For thousands of years before the first European colonists arrived, the San (Bushmen) hunter-gatherers and their ancestors lived in the Ceres Karoo. They left behind stone tools used for knives and leather processing, the bones of the animals they hunted with bows and arrows, grindstones for preparing vegetables and bored stones, that women used to wight their digging sticks. But it is their rock paintings that most eloquently express their presence.
One of the overhangs in Kerneels Kloof, that would have been used as a shelter by the San.
The oldest painting could date back at least five or six thousand years. They were done with a fine brush, feather or sharpened reed, dipped into paint made of powdered ochre, mixed with blood, egg, water or plant juice. Some of the clearest images are of the animals that were seen by the artists on the plains and in the mountains. The artists selected these animals not as a preferred menu, but because of their religious significance.
When you visit a rock painting site, please behave as you would in a church or art gallery. Never put water on the paintings and never touch or brush against them. They are irreplaceable pages from the history book of the Ceres Karoo, so please treat them with the respect they deserve.
History of the San people
Major changes came in the Western Cape more than 1700 years ago. Khoikhoi (Hottentot) shepherds, with domesticated sheep and cattle, moved into the region from Botswana. They have also left stone tools, as well as earthenware pots used for cooking and storing dairy produce. The new stock farming economy was attractive to some of the San who left their former lifestyles and joined the Khoikhoi. Others refused to change and remained hunter-gatherers in the mountains.
The letter H, painted next to the San paintings, symbolizes the stamp of authority over the San, during the colonial era.
The wagon wheel is a clear indication of the contact between the San and the colonists of that time.
About 300 years ago the first European colonists ventured beyond the mountains and gradually took over the land for farming. They build stone walls, roads, fences and houses. Colonists displaced both the San and the Khoikhoi and missionaries gradually converted the descendants of the indigenous people. San religious beliefs were lost along with their religious art, but some people (it is not possible to say whether they were San, Khoi or both) painted Europeans. At Vaalkloof you can see wagon wheels, women in long dresses and domesticated animals. Some researchers believe that the artists were expressing their anger and frustration at losing their land to the Colonists; others see the paintings as the work of the medicine men who were using their super natural powers to mediate between the real and the spirit world and to help their people to adjust to changing circumstances. Note that the technique used for these paintings is different from that used by the earlier San. The paint was applied by finger rather, than by brush.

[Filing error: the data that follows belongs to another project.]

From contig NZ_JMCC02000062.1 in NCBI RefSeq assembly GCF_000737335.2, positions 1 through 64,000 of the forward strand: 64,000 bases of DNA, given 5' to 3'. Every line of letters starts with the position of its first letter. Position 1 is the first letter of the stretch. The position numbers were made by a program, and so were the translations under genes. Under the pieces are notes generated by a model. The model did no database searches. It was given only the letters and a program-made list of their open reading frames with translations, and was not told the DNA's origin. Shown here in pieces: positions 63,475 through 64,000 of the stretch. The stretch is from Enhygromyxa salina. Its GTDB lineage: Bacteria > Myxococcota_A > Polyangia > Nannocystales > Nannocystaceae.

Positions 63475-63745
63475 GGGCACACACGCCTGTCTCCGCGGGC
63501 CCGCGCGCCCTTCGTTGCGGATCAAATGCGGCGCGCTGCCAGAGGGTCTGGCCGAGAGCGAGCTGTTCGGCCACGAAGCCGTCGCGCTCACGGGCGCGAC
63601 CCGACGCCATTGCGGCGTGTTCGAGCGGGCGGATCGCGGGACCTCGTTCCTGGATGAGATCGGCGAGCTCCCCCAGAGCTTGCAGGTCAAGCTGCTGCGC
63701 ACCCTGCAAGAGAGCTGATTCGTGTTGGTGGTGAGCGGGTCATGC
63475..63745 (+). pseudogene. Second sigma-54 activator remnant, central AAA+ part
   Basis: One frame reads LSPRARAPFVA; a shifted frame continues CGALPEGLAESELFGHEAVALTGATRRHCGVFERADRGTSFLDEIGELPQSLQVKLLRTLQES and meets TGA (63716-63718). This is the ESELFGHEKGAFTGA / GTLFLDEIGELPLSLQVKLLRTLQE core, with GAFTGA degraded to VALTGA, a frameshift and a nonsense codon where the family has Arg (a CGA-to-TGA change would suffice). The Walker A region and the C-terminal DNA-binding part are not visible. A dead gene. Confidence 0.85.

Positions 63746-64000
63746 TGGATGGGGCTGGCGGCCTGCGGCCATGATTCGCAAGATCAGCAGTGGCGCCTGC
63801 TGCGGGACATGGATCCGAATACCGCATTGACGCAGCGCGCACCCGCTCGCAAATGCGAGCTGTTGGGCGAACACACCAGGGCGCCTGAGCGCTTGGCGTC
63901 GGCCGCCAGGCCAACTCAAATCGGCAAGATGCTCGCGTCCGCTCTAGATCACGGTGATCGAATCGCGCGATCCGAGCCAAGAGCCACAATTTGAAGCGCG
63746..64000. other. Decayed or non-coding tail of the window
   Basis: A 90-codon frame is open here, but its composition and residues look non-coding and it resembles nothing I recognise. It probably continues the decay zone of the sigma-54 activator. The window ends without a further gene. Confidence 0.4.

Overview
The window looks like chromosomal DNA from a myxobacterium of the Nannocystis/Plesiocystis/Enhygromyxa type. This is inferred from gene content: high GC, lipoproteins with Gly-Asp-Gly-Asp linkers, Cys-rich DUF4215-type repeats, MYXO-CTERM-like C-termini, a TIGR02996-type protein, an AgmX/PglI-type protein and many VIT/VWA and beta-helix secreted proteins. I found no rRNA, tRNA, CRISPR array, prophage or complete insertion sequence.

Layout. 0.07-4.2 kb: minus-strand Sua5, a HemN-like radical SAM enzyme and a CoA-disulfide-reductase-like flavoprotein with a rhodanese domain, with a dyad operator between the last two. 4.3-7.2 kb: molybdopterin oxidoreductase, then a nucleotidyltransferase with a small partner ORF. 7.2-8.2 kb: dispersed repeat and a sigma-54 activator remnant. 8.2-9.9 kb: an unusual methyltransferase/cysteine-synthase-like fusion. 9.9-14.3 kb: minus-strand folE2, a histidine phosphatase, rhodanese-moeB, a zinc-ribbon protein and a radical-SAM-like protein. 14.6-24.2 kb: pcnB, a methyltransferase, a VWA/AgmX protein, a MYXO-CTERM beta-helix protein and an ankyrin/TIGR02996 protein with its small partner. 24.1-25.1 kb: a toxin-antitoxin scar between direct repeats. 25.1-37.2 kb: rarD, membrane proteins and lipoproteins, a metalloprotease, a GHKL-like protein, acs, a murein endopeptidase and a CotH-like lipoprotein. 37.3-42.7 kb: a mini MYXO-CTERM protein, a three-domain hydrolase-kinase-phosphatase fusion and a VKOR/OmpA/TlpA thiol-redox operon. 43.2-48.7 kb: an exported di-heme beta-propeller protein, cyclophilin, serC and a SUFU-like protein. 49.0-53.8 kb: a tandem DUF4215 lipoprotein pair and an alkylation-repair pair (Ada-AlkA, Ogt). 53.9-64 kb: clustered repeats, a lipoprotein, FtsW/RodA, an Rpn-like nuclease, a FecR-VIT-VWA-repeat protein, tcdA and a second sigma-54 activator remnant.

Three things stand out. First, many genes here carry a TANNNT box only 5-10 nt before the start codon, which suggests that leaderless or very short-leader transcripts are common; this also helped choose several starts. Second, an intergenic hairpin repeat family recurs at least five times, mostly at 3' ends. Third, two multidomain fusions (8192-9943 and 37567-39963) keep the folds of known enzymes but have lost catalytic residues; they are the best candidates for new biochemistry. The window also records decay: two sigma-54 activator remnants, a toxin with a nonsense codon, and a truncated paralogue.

The San's way of living is brought to light by the rock paintings
Notice the wagon wheel being an integral part of numerous paintings.
The final chapter of the history book on the rocks at Vaalkloof is the letter H painted in red, next to the San rock art. It symbolises the stamp of authority and ownership of the colonial era over the indigenous legacy of the San and the Khoikhoi.
The San Religion
San religious experiences were painted in much the same way as art in churches, temples and mosques and illustrate animals and rituals of that time. It is impossible to interpret the meaning of every painting - a general understanding of the basic elements of San religion has been built up, helping with the interpretation of rock art. The information comes from /Xam San, from the Karoo (19th century) and San in the Kalahari (20th century), but many of the paintings remain as a tantalising reminder that we do not have all the answers.
At Vaalkloof you will see a finely painted quagga, accurately represented with no stripes on the rump, but with odd shapes painted on its flank and no hooves; there is at least one Eland that was believed by the San to have a special power that could bring them closer to their god; there is a hartebeest with the characteristic, but oddly mid-sharpen horns; there are several small antelope like grysbok placed in strange positions and faded human figures. All are typical of the artistic tradition of the San, but the artists were not keeping diaries. Each painting is a record of a unique, spiritual experience, either a vision seen in trancelike state, or a graphic representation of the sensations of supernatural experience, or a record of a ritual. There is a complex interplay between reality and the super natural - human figures may be shown with animal heads, or in a dancing posture. Lines and dots depict the patterns of light seen by medicine men and women when they begin to hallucinate. At Vaalkloof you will see examples of these in the form of finely painted nested U-shapes and swarms of finger dots.